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Spatial patterns in European rabbit abundance after a population collapse

AuthorsFernández, Néstor
Issue Date2005
PublisherKluwer Academic Publishers
CitationLandscape Ecology 20: 897- 910 (2005)
AbstractAssessing the associations between spatial patterns in population abundance and environmental heterogeneity is critical for understanding various population processes and for managing species and communities. This study evaluates responses in the abundance of the European rabbit (Oryctolagus cuniculus), an important prey for predators of conservation concern in Mediterranean ecosystems, to environmental heterogeneity at different spatial scales. Multi-scale habitat models of rabbit abundance in three areas of Doñana, south-western Spain, were developed using a spatially extensive dataset of faecal pellet counts as an abundance index. The best models included habitat variables at the three spatial scales examined: distance from lagoons (broad scale), mean landscape shrub coverage and interspersion of pastures (home-range scale), and shrub and pasture cover (microhabitat scale). These variables may well have been related to the availability of food and refuge for the species at the different scales. However, the models' fit to data and their predictive accuracy for an independent sample varied among the study regions. Accurate predictions in some areas showed that the combination of variables at various spatial scales can provide a reliable method for assessing the abundance of ecologically complex species such as the European rabbit over large areas. On the other hand, the models failed to identify abundance patterns in a population that suffered the strongest demographic collapse after viral epidemics, underlining the difficulty of generalizing this approach. In the latter case, factors difficult to implement in static models such as disease history and prevalence, predator regulation and others may underlie the lack of association. Habitat models can provide useful guidelines for the management of landscape attributes relevant to rabbits and help improve the conservation of Mediterranean communities. However, other influential factors not obviously related to environmental heterogeneity should also be analyzed in more detail. © Springer 2005.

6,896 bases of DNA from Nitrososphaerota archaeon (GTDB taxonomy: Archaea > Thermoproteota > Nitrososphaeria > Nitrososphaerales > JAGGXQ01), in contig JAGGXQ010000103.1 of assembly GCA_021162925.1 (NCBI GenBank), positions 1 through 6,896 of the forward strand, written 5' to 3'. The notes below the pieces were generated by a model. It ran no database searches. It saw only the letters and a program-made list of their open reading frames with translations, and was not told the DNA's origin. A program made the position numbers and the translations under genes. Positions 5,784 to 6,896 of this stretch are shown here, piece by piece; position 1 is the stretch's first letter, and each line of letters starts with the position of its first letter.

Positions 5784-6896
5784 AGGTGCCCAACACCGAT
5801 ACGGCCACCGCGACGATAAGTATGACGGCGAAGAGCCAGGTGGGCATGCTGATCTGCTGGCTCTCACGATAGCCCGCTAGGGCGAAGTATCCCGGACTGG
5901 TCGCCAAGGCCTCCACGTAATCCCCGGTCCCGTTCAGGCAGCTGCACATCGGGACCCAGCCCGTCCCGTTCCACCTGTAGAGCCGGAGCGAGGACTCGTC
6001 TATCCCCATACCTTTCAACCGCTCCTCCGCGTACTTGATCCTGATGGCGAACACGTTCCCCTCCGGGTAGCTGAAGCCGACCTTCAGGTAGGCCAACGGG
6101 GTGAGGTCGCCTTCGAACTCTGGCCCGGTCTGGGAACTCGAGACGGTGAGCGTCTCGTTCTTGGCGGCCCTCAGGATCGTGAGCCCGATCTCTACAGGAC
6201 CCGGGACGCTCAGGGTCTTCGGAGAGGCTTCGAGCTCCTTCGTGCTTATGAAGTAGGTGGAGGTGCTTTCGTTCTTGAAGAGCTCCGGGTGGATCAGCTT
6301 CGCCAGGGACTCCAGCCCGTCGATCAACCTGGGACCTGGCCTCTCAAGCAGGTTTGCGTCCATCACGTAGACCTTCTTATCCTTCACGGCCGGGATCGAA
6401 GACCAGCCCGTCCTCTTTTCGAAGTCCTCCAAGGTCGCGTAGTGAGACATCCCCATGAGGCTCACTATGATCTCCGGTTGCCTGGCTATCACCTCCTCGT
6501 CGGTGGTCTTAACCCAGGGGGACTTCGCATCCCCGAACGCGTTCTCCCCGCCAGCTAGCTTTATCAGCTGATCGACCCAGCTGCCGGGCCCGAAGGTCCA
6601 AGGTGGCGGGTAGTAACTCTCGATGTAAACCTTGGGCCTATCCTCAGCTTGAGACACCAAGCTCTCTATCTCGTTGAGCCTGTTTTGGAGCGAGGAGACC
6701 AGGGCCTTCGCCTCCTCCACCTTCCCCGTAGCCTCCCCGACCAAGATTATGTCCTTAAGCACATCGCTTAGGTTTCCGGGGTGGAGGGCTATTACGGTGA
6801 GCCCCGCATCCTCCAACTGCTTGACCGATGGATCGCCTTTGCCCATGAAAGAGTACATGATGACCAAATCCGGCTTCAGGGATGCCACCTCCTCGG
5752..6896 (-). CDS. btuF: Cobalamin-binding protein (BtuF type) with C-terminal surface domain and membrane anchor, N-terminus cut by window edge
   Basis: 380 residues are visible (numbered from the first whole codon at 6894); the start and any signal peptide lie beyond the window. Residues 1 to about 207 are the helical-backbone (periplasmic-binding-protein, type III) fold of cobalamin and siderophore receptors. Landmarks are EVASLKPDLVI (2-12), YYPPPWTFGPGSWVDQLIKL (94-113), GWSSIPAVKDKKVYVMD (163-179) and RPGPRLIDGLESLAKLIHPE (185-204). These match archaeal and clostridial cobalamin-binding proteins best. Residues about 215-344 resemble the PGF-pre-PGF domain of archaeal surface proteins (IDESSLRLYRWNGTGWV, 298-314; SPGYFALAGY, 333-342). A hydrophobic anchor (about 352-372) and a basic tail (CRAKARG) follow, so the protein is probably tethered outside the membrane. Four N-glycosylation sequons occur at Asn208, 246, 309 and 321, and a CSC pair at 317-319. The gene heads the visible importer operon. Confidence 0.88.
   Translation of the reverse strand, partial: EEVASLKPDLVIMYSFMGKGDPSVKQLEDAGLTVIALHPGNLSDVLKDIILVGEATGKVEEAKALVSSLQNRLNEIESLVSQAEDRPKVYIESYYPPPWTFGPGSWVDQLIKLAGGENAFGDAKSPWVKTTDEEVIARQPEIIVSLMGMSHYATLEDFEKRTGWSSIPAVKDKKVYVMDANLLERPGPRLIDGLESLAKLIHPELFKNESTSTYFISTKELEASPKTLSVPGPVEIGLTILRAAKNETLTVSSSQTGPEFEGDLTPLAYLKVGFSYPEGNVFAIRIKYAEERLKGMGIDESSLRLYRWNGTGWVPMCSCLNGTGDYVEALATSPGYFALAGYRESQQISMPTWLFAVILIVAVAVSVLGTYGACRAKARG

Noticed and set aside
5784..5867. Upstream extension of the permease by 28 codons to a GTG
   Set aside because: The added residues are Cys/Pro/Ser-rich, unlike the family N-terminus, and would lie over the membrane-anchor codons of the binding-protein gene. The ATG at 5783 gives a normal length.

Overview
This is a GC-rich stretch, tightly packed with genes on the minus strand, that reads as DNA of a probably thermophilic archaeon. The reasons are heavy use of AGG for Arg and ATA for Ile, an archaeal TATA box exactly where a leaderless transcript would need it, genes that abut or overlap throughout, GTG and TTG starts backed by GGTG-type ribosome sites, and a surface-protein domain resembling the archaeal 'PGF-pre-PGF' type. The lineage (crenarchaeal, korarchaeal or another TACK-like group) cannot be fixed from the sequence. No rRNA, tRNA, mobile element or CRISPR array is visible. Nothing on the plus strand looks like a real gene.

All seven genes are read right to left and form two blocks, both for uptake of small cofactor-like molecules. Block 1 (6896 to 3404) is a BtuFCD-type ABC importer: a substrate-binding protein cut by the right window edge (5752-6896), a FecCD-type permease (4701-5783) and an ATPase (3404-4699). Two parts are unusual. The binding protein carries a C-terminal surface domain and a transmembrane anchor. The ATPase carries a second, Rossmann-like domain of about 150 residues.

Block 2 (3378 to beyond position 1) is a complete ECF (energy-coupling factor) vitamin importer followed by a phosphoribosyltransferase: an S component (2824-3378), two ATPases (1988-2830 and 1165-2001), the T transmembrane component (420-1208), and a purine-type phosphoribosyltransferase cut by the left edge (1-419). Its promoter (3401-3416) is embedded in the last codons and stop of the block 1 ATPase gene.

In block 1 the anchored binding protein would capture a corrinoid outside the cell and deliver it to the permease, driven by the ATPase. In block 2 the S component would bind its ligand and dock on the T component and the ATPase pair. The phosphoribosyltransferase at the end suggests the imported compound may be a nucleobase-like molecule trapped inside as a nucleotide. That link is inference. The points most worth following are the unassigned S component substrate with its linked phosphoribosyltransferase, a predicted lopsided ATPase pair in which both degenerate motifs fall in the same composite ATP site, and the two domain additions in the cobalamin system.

Identifiersdoi: 10.1007/s10980-004-3976-7
issn: 0921-2973
Appears in Collections:(EBD) Artículos
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